So guess who was instrumental in getting Donald Kennedy appointed to that plum job at Science magazine? Yes, it was our old friend Paul Ehrlich, the author of The Population Bomb of 1968 -- the one that sputtered frighteningly for decades but never went off. It was Paul Ehrlich who wrote the major puff piece for Donald Kennedy, introducing him as editor-in-chief of Science mag, the most powerful job in American science. (See http://www.sciencemag.org.) 

Are you beginning to suspect a setup? Uh-huh...

I know a liberal who fell for The Population Bomb three decades ago and still believes it today. Liberals never have to change their minds, especially about facts. Certainly Ehrlich never changed his mind, and when his predictions about planetary doom failed, he didn't come to the obvious conclusion that I must have been wrong. He just added more epicycles to his pleasingly complicated picture of the climate. That little sentence -- "I must be wrong" -- is the most important one in the entire vocabulary of honest scientists, of whom there are still a few lonely souls wandering over the blasted heath of Big Academia.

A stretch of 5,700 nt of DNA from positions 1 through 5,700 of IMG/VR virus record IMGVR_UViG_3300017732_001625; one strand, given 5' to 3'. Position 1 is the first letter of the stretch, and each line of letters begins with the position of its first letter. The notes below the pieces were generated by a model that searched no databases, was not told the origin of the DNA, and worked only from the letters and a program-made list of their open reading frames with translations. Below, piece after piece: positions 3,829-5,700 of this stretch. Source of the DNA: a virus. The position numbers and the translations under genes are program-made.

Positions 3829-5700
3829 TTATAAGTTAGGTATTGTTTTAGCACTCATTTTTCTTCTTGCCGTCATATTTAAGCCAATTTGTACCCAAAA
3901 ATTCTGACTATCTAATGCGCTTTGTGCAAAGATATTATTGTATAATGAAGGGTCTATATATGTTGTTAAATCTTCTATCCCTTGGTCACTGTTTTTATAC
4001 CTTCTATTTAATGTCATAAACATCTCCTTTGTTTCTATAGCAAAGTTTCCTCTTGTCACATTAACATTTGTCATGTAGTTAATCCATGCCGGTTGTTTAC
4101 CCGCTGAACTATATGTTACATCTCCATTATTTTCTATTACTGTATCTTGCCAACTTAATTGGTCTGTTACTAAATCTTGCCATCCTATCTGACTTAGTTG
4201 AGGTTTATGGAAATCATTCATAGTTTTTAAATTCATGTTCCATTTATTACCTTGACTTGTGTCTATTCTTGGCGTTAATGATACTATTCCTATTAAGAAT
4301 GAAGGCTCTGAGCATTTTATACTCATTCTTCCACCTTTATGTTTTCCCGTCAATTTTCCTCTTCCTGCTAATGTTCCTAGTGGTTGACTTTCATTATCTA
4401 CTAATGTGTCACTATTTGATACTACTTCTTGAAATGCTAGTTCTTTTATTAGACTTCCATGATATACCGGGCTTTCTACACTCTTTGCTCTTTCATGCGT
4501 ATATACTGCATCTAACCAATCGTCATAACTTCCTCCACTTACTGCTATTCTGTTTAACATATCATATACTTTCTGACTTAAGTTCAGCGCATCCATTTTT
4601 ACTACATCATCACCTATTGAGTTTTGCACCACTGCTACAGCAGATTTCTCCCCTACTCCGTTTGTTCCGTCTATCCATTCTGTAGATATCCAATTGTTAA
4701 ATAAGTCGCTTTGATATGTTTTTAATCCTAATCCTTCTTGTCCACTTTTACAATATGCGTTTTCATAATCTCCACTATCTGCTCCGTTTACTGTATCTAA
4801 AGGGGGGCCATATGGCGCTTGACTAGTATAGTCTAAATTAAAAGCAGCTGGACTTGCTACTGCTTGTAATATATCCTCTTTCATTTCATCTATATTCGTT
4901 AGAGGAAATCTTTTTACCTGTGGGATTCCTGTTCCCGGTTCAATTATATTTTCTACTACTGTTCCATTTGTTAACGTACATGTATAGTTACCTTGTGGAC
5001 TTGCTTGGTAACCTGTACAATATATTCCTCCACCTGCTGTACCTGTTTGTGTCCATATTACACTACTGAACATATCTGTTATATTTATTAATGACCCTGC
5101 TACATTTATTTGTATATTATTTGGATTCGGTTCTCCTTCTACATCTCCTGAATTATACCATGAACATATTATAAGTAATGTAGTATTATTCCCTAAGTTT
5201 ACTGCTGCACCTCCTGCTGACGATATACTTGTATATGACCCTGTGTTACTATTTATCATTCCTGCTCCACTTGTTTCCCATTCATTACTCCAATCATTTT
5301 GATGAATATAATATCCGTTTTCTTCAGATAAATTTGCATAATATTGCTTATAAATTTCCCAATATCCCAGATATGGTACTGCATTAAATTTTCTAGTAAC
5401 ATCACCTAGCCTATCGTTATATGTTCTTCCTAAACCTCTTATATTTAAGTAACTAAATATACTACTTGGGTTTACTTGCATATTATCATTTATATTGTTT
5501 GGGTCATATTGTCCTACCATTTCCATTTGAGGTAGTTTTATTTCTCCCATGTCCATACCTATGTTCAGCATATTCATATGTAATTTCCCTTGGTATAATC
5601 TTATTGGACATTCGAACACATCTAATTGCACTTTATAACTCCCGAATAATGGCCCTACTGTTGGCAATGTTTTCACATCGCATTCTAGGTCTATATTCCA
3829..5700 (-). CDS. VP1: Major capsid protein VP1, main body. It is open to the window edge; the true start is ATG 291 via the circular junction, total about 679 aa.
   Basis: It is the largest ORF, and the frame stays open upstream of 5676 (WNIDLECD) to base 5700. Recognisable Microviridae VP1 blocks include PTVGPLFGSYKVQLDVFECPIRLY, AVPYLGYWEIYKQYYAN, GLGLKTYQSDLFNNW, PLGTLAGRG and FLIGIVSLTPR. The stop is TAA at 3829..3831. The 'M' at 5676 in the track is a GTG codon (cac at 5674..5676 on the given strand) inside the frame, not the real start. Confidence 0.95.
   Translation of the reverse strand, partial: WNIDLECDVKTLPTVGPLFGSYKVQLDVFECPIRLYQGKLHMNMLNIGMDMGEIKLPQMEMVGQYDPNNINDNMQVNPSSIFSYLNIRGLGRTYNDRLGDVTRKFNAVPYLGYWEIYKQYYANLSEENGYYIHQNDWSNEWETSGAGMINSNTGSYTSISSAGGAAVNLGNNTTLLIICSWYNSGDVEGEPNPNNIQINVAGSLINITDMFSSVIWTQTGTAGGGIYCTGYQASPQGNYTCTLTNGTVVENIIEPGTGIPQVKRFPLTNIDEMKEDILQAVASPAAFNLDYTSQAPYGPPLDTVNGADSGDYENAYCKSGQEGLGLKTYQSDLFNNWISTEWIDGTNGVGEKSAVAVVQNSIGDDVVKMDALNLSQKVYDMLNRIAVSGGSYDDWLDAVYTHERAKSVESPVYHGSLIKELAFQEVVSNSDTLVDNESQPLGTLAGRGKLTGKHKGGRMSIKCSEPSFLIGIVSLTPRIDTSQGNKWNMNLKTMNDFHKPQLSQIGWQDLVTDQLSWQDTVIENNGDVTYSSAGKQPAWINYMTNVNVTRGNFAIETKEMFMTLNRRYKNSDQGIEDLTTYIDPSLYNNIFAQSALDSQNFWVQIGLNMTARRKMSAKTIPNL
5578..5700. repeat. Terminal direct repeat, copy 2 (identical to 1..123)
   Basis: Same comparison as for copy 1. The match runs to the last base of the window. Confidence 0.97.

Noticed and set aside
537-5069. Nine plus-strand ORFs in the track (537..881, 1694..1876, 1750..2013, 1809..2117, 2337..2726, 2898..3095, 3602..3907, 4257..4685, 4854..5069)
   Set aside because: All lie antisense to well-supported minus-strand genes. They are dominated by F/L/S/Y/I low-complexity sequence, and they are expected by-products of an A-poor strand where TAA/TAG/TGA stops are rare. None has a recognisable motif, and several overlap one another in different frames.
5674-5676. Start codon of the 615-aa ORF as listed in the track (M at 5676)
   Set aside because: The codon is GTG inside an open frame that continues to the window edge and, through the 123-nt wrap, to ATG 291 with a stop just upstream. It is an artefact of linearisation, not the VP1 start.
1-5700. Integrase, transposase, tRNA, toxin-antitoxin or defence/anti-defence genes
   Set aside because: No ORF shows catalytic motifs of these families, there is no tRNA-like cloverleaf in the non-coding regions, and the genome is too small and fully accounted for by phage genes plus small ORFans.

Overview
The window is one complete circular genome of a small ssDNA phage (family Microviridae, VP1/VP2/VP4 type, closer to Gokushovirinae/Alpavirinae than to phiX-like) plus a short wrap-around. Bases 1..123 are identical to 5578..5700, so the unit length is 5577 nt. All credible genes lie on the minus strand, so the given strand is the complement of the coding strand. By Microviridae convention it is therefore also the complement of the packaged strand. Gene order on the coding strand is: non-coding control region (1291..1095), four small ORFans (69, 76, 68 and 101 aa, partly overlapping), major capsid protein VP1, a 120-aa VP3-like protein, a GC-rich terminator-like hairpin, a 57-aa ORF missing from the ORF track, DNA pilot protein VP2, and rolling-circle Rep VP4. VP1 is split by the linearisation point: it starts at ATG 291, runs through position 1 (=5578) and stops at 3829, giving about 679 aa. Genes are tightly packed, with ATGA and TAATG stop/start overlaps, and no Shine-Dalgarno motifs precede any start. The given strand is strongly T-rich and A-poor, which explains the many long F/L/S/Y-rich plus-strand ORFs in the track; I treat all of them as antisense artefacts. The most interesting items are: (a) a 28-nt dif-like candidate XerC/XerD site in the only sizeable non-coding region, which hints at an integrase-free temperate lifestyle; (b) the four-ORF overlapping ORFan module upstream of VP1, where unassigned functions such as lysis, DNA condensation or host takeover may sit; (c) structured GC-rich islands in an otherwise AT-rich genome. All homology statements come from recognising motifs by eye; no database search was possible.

It seems that Ehrlich and Kennedy are good buds. Neither of them are scientists -- but they do play them on TV, in the media and at Stanford.

Donald Kennedy was Commissioner of the FDA for Jimmy Carter in the seventies, and he hasn't stepped into a lab since that time as far as I can tell from his publications -- none are based on empirical evidence. All he writes are editorials. Instead, Professor Kennedy returned to being head of Biology at Stanford University.